Wrongfully sentenced to death at 14, Shafqat Hussain’s hanging must be stopped.
Without warning, Pakistani authorities have rescheduled Shafqat Hussain’s hanging for Thursday, March 19. They broke their promise to investigate the many miscarriages of justice in his case, and now Shafqat’s life is in imminent danger once again.
Shafqat was a 14-year-old when he was illegally sentenced to death. He was brutally tortured and made a false confession to make the abuse stop. They tried to execute him in January, but thousands of us took action together and succeeded in stopping it. Shafqat needs our help now more than ever. Interior Minister Chaudhry Nisar Ali Khan has the power to stop this execution. If he doesn’t, Shafqat will be hanged.
We’re working with Shafqat’s lawyers at the Justice Project Pakistan to take legal action, but if we are to save his life, we all need to add our voice of opposition. In January, the odds were against us, but 7,000 people from around the world joined our campaign and we succeeded in stopping the execution. But Pakistan broke its promise to investigate the miscarriage of justice in Shafqat’s case, and he has once again been slated for hanging.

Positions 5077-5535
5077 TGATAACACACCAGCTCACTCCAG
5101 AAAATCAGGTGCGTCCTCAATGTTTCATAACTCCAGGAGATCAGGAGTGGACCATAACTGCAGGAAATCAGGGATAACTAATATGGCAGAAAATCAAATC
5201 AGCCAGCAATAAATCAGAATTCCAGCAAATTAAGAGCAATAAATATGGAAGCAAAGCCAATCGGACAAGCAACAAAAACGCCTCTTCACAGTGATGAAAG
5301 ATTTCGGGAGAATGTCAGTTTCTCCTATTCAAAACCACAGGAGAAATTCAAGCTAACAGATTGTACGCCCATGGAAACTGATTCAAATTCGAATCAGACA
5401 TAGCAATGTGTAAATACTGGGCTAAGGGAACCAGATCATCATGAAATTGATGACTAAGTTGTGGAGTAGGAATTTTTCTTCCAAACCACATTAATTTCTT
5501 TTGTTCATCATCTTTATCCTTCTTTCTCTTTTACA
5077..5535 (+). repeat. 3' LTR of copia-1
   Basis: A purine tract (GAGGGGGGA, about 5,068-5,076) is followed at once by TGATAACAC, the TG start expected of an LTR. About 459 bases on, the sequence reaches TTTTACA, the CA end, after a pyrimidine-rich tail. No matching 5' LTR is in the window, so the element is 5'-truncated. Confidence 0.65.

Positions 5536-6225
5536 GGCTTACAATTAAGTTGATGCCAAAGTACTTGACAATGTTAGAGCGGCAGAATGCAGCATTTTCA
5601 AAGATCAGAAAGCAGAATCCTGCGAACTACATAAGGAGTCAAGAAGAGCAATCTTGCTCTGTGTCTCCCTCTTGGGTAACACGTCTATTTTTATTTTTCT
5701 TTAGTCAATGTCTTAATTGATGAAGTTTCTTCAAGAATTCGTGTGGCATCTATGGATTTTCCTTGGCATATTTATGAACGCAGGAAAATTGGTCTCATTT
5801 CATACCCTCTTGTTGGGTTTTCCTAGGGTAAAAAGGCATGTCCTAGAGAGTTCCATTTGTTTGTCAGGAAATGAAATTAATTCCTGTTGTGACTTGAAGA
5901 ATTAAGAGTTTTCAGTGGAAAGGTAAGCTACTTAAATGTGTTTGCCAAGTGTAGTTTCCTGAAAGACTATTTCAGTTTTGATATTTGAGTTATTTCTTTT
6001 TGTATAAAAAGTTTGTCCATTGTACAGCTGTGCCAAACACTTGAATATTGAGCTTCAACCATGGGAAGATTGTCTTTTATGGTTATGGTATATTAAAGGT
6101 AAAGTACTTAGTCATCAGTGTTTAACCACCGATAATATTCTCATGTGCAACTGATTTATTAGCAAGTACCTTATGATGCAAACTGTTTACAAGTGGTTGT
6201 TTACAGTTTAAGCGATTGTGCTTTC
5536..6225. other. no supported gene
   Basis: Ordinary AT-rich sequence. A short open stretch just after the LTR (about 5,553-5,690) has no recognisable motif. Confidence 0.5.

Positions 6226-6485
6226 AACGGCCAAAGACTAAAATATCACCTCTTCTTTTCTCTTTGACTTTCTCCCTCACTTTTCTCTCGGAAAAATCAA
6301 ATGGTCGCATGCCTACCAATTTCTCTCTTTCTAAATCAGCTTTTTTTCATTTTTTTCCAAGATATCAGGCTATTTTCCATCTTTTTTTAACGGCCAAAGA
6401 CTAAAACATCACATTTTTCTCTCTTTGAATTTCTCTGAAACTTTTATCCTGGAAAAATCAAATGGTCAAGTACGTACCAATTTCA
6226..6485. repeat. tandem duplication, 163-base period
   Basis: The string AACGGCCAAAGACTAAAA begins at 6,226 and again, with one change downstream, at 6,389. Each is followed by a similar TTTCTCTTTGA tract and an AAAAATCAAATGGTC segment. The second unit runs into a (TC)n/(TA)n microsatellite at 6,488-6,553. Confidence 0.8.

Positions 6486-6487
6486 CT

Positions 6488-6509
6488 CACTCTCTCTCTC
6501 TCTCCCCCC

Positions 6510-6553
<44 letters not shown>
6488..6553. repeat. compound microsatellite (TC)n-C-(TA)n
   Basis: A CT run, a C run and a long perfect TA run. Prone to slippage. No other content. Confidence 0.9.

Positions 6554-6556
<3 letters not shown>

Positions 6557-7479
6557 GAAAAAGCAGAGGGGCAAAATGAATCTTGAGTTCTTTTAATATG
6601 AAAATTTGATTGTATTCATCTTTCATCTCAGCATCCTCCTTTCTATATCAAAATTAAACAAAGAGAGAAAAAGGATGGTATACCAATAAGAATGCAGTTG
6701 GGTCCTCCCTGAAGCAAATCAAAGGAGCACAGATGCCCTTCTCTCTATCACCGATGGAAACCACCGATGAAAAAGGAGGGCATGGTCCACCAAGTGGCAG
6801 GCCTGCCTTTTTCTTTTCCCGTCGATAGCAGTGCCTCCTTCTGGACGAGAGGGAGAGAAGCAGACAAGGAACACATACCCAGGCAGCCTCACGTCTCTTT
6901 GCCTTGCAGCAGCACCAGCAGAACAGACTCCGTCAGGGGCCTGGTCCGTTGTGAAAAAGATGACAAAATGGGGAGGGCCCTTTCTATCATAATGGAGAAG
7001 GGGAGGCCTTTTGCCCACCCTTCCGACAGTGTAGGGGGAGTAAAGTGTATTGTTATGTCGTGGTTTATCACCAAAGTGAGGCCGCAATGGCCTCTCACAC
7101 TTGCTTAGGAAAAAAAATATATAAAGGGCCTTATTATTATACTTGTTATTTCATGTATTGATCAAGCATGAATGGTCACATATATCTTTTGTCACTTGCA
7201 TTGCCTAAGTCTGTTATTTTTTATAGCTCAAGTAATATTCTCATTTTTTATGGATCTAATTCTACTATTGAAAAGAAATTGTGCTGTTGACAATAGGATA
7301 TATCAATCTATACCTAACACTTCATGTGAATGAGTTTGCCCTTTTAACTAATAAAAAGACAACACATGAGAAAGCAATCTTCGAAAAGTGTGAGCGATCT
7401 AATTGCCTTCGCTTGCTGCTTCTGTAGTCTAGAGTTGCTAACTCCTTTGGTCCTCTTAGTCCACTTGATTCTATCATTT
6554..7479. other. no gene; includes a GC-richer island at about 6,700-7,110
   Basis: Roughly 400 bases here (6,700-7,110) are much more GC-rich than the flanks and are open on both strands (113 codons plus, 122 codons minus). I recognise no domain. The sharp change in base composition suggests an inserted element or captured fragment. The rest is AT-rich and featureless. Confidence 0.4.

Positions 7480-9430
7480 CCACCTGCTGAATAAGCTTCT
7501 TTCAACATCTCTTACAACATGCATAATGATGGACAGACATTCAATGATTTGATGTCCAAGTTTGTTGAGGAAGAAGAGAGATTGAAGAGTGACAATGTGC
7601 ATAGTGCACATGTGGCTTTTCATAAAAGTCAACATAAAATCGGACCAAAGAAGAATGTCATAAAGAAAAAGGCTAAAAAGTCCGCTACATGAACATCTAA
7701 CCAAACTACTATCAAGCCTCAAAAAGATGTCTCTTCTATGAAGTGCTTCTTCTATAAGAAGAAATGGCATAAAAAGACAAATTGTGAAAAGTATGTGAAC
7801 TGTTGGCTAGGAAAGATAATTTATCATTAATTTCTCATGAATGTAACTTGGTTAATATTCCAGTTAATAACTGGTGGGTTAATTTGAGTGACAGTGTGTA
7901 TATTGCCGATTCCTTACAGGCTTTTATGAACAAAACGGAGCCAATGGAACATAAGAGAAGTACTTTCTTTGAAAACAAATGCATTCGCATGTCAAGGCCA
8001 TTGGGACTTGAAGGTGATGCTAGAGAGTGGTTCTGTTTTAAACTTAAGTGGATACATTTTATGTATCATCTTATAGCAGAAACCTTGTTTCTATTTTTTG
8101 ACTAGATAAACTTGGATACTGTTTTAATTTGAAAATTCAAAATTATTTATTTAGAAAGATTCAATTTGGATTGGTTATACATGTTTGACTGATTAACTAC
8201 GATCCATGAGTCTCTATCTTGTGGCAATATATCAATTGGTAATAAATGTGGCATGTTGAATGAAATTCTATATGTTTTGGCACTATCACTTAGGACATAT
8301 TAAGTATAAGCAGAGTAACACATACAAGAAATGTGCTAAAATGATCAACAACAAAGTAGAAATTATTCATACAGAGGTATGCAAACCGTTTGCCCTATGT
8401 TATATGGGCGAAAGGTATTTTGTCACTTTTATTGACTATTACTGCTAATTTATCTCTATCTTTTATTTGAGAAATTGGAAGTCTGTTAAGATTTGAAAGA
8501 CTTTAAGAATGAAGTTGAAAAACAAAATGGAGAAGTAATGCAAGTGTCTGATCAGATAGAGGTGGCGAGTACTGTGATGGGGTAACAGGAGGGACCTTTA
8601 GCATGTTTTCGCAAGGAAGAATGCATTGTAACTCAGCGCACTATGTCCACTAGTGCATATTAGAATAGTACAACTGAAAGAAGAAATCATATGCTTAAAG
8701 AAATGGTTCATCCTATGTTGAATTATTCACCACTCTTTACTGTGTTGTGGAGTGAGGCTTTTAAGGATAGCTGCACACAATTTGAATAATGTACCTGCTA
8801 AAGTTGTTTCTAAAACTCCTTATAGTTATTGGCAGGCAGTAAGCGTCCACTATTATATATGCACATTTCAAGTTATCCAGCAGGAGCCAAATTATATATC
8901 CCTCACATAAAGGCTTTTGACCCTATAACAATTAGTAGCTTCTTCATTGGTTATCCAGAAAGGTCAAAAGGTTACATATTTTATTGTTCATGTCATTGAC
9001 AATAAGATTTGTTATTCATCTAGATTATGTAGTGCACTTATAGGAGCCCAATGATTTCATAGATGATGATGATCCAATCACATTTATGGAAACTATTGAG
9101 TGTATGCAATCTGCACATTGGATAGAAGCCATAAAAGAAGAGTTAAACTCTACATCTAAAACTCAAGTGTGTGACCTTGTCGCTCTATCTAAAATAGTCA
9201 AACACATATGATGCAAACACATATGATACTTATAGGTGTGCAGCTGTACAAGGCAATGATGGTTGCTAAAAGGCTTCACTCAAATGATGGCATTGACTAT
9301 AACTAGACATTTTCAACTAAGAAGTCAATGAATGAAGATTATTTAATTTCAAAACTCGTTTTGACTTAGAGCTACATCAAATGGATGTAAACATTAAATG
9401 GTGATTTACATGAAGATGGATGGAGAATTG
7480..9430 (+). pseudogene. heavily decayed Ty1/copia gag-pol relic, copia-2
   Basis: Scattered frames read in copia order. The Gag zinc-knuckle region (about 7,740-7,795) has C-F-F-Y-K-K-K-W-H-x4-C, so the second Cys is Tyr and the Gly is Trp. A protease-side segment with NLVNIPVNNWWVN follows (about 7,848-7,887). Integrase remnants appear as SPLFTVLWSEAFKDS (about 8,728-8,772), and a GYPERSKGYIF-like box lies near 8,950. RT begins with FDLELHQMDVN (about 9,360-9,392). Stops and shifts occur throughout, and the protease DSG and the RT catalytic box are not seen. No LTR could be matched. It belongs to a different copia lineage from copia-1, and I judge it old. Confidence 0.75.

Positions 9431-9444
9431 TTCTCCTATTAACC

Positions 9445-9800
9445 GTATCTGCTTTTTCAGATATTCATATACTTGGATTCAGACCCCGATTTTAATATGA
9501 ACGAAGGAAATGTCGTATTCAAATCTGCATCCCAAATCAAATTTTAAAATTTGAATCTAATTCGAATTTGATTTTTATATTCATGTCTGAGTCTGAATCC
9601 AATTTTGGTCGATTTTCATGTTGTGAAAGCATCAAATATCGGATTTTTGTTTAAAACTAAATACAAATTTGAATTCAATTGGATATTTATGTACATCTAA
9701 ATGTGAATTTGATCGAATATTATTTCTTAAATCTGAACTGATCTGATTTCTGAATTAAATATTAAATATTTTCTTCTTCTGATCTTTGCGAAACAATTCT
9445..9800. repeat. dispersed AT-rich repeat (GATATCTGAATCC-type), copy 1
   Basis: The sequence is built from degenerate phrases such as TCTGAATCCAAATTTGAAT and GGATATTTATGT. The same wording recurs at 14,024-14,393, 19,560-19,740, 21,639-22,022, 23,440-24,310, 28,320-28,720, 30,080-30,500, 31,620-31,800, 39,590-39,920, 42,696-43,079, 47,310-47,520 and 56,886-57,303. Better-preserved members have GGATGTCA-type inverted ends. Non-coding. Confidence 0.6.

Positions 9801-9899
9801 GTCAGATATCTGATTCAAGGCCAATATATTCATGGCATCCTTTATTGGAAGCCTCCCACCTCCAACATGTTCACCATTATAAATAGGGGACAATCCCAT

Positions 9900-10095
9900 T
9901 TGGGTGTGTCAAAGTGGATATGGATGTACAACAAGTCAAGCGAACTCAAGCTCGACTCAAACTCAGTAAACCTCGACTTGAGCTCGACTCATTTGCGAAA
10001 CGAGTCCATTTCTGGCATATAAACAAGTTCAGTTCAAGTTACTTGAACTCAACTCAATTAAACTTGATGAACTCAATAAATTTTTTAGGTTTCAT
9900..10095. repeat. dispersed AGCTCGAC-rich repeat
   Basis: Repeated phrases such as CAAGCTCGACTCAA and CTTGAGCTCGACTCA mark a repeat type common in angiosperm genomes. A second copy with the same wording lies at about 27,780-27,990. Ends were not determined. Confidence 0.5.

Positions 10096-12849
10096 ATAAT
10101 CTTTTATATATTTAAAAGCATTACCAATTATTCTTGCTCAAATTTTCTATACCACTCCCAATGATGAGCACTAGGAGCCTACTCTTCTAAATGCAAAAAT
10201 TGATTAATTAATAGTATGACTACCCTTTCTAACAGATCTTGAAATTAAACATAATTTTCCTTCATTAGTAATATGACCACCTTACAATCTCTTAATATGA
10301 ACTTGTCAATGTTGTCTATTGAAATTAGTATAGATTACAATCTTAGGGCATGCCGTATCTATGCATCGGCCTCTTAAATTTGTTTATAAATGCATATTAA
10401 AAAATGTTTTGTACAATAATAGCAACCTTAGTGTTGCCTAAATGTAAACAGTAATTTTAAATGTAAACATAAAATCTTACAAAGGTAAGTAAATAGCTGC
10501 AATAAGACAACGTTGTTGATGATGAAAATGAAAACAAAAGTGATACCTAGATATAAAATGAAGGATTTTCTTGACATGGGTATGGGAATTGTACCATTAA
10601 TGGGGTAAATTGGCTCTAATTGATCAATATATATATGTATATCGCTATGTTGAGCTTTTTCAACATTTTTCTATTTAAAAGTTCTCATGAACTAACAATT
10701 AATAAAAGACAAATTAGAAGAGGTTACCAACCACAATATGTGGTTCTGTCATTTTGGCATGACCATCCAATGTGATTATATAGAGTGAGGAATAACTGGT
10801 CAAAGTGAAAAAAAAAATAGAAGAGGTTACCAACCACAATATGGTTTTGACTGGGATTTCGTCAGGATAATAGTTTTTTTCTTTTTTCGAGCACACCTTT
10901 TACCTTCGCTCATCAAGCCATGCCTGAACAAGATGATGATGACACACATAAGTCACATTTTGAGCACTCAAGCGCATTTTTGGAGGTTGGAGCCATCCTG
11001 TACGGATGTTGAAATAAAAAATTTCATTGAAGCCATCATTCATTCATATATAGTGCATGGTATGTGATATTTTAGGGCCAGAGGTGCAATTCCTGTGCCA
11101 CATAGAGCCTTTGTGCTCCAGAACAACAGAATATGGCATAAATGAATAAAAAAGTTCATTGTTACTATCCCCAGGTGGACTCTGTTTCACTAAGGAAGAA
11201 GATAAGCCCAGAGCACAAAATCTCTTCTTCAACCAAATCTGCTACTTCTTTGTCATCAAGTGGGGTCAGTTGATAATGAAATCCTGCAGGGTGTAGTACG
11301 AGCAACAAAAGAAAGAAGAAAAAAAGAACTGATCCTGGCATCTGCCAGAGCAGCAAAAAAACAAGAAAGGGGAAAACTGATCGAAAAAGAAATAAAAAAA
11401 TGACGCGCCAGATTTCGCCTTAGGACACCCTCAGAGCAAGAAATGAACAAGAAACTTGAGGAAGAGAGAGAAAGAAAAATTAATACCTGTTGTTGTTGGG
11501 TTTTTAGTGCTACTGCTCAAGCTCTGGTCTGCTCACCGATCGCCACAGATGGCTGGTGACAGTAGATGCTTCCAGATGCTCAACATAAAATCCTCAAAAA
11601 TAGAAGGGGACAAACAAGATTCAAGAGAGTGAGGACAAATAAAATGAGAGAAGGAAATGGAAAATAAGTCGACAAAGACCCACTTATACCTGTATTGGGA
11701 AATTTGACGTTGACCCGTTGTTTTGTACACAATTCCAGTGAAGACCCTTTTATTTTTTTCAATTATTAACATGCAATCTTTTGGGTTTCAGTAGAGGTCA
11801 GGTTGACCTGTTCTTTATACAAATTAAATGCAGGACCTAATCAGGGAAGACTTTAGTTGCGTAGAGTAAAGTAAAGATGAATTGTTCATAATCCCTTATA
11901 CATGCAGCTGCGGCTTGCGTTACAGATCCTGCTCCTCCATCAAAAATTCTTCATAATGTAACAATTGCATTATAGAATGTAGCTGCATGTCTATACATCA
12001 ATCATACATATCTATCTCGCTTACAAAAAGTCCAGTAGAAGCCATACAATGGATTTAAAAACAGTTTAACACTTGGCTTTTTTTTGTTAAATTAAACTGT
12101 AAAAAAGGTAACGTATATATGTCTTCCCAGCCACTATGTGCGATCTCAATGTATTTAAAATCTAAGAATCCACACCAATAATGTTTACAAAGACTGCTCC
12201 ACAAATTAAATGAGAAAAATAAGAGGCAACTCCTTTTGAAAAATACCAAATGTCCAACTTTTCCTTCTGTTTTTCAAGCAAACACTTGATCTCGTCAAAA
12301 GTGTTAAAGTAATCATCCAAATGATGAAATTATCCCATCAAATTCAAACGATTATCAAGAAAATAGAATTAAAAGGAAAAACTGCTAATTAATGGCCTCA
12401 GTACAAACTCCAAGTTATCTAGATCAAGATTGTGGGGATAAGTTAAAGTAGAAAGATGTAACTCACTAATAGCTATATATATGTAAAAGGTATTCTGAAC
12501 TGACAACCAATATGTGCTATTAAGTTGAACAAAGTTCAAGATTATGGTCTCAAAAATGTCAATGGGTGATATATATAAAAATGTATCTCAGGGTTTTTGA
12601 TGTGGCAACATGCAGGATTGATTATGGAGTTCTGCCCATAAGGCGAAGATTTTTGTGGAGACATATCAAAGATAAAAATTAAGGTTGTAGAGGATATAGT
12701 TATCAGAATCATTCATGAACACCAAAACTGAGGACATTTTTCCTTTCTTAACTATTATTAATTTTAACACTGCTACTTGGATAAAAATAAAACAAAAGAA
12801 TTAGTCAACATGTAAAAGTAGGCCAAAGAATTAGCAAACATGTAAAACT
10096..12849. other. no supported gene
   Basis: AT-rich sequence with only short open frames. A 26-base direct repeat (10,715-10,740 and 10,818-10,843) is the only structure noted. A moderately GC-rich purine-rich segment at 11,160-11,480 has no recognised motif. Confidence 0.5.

Pakistani authorities seem to believe that what has happened in Shafqat’s case is good enough. That we should ignore the fact that Shafqat was a child when sentenced to death, and that he only confessed to make the torture stop. That there’s no need to investigate what happened, and we should all stop complaining. I think anyone who cares for justice will differ.
Shafqat was wrongfully convicted of murder and kidnapping in 2004. The only evidence against him was a forced confession made after nine days of severe torture. He was blindfolded, kept in solitary confinement, beaten, electrocuted and burned with cigarette butts. He was just 14 at the time. We know that our opposition can have a huge impact, but we need to act quickly. Please sign our letter to the Pakistani authorities and help save Shafqat.
Smith is the founder of and a director at Reprieve.